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Family & Parenting
January 24, 2023
Unpacking The Baby Blues And Postpartum Depression

Jessica Portelli

A woman in a jean jacket stands outside, holding a baby in the air and gently kissing them.

Understanding Perinatal Mood And Anxiety Disorders

Most of us have heard of the terms baby blues and postpartum depression. But what about perinatal mood and anxiety disorders?

Postpartum depression falls under the larger category of perinatal mood and anxiety disorders. This term includes depression, anxiety, obsessive-compulsive disorder, panic disorder, psychosis, and post-traumatic stress disorder. In other words, you can experience a perinatal mood or anxiety disorder even if you’re not depressed. 

We often misunderstand these mood and anxiety disorders or don’t think they could happen to us. Stigma can also make it harder for you to recognize symptoms or seek treatment for a perinatal mood or anxiety disorder. 

What is the baby blues?

The baby blues typically impact 60-80% of new mothers and lasts from two days to two weeks after birth. 

Baby blues can include the following symptoms:

  • Tearfulness
  • Exhaustion
  • Irritability
  • Reduced concentration
  • Quick, dramatic changes in mood

If your symptoms last more than two weeks postpartum, you may be experiencing a perinatal mood or anxiety disorder, not the baby blues. 

What is a perinatal mood or anxiety disorder?

Perinatal mood and anxiety disorders last longer than two weeks and can include symptoms like:

  • Feeling overwhelmed
  • Irritability, agitation, or rage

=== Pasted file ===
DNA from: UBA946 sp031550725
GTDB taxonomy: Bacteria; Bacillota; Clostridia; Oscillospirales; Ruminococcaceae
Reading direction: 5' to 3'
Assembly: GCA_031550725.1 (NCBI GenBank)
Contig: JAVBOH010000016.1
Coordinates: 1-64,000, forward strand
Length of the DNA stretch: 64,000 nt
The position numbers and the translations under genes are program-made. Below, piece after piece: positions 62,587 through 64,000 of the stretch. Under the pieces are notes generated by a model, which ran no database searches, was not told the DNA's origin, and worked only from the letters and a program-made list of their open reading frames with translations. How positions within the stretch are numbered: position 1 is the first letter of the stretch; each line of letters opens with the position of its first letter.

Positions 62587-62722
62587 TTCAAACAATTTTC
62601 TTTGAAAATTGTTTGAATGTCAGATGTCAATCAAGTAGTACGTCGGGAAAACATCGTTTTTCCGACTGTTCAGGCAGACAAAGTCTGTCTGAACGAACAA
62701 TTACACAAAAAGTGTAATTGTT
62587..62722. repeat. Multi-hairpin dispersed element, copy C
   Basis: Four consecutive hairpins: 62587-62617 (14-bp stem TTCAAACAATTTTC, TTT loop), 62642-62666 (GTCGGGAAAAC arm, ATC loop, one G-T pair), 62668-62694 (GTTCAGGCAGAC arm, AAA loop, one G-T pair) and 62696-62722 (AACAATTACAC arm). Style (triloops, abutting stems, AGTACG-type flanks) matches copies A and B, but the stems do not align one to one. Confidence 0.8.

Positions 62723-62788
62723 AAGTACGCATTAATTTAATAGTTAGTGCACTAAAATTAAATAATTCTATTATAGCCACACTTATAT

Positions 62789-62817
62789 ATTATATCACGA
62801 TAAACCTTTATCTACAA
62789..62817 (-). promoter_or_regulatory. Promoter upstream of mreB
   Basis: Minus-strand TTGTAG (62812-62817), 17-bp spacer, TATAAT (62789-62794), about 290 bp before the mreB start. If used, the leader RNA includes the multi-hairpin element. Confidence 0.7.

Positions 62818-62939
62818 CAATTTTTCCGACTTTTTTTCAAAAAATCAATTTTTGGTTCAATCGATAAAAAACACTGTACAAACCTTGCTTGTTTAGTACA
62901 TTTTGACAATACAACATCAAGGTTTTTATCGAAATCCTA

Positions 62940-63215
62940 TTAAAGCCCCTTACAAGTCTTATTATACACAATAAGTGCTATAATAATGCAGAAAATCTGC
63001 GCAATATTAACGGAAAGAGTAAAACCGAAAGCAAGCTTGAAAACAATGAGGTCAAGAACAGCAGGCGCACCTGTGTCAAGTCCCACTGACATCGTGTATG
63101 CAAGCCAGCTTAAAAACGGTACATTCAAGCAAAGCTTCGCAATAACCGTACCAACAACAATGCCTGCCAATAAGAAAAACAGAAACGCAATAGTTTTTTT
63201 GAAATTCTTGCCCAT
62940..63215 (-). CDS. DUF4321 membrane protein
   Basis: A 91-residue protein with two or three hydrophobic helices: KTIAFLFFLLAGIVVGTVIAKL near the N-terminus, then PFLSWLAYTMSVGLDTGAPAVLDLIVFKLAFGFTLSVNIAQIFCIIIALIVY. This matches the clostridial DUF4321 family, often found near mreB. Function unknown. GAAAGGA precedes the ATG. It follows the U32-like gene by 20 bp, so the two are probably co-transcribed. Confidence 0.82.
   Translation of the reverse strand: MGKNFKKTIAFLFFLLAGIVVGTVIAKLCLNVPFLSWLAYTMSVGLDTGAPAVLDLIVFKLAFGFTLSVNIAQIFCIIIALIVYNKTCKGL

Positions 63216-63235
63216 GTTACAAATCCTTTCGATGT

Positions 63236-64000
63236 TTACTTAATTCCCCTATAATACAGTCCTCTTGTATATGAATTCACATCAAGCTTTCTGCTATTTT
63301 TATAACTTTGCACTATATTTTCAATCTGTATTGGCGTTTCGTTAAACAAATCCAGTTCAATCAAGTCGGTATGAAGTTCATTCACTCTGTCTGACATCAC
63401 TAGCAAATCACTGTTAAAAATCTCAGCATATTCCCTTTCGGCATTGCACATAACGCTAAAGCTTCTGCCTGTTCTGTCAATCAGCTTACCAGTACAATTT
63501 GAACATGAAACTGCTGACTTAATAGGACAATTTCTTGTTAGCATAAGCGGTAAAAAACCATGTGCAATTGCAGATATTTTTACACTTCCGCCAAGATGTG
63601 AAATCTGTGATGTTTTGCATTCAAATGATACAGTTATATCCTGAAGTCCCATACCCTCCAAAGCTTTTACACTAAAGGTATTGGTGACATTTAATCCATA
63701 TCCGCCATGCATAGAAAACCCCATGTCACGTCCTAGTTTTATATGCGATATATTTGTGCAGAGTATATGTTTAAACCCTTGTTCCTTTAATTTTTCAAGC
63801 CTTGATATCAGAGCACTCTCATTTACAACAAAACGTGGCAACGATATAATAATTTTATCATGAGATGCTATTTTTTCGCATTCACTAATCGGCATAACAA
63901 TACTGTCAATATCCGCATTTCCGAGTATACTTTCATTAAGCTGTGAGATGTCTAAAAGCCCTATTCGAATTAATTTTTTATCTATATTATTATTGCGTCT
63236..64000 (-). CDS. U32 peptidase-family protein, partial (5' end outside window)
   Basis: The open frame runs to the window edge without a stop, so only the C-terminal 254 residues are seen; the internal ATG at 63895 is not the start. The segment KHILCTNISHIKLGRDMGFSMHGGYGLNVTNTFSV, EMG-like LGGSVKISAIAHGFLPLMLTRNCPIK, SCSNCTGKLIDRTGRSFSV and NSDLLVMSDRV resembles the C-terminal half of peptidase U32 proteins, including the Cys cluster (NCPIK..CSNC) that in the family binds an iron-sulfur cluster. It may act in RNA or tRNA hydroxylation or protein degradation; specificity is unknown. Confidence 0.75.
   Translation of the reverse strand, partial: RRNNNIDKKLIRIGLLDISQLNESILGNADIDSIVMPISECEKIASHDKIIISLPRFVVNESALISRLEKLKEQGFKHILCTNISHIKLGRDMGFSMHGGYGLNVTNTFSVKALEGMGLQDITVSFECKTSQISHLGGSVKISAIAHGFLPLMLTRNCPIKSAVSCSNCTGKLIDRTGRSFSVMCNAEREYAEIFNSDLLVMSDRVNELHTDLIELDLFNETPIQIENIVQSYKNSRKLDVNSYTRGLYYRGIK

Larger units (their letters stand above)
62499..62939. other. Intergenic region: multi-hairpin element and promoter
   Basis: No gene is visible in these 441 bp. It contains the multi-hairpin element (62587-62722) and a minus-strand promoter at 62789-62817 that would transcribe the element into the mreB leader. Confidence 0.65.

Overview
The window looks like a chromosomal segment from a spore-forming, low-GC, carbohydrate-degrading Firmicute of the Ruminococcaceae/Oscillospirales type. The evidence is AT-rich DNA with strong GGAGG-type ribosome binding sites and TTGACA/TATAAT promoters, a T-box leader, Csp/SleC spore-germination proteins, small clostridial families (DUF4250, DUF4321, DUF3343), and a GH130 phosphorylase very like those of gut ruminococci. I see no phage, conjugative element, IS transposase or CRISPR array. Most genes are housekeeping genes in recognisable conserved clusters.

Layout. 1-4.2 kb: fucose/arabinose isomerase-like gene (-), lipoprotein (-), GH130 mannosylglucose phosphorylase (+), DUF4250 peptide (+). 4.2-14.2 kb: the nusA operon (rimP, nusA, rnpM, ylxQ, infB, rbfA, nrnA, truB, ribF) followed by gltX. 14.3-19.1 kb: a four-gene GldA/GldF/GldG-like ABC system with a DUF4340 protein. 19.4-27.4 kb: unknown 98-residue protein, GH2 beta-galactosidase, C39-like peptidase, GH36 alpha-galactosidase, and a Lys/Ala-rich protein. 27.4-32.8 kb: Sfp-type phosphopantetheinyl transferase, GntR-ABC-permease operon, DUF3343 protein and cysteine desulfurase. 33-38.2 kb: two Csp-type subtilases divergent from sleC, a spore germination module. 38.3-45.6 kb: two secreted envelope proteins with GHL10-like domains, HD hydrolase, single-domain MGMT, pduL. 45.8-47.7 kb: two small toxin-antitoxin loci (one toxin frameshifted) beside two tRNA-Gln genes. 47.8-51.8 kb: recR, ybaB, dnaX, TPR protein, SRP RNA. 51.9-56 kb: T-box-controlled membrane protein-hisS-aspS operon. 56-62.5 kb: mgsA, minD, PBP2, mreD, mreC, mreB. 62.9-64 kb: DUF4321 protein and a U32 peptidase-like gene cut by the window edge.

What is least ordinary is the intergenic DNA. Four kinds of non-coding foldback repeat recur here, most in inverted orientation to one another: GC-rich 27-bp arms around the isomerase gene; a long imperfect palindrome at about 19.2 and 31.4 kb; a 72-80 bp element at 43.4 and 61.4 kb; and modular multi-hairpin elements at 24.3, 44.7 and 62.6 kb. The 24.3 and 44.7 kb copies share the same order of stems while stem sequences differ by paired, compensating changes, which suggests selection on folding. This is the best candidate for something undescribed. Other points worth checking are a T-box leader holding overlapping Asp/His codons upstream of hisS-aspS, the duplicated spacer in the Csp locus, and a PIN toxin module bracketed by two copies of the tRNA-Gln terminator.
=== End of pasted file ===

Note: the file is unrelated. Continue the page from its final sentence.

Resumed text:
• Lack of feelings or connection toward the baby
  • Isolation or social withdrawal
  • Somatic symptoms
  • Excessive worry or anxiety
  • Intrusive and repetitive thoughts
  • Hypervigilance
  • Catastrophizing (i.e., “What if…”)
  • Sleep disturbances
  • Delusional beliefs or thoughts of harming the baby

Perinatal mood and anxiety disorders can occur during pregnancy, birth, or any time during the first year after the baby is born.

Perinatal mood and anxiety disorders can affect pregnant, birthing people, their partners, and people of all genders. It is estimated that one in five to seven women, and one in 10 partners, experience perinatal depression.

Assumptions about perinatal mood and anxiety disorders

Here are some common misconceptions about perinatal mood and anxiety disorders. We might assume that these disorders:

  • Are the same as the baby blues
  • Only occur in the first few months after the baby is born
  • Only affect the birthing parent
  • Only involve being depressed or crying all the time
  • They will go away on their own.

Perinatal mood and anxiety disorders do not go away on their own. However, these disorders are treatable. You will feel/be okay again!

When should you get support? 

You should seek support if your symptoms intensify, if they impact your daily functioning, or if you think of harming yourself or your baby. Therapy can help you to cope with feelings and challenges, establish emotional and practical support, communicate better, and foster resilience. 

Recovery is possible

If you’re experiencing some of the symptoms listed above, you’re not alone. We have excellent therapy worksheets on stress, negative thinking styles, and filling your emotional bank account. Or you can reach out to our care team! We'd be glad to help you figure out the best next step.

Ready to take your learning a step further? Save your spot today for Jessica’s free webinar, “Beyond the Baby Blues”, on January 31 at 5 pm.

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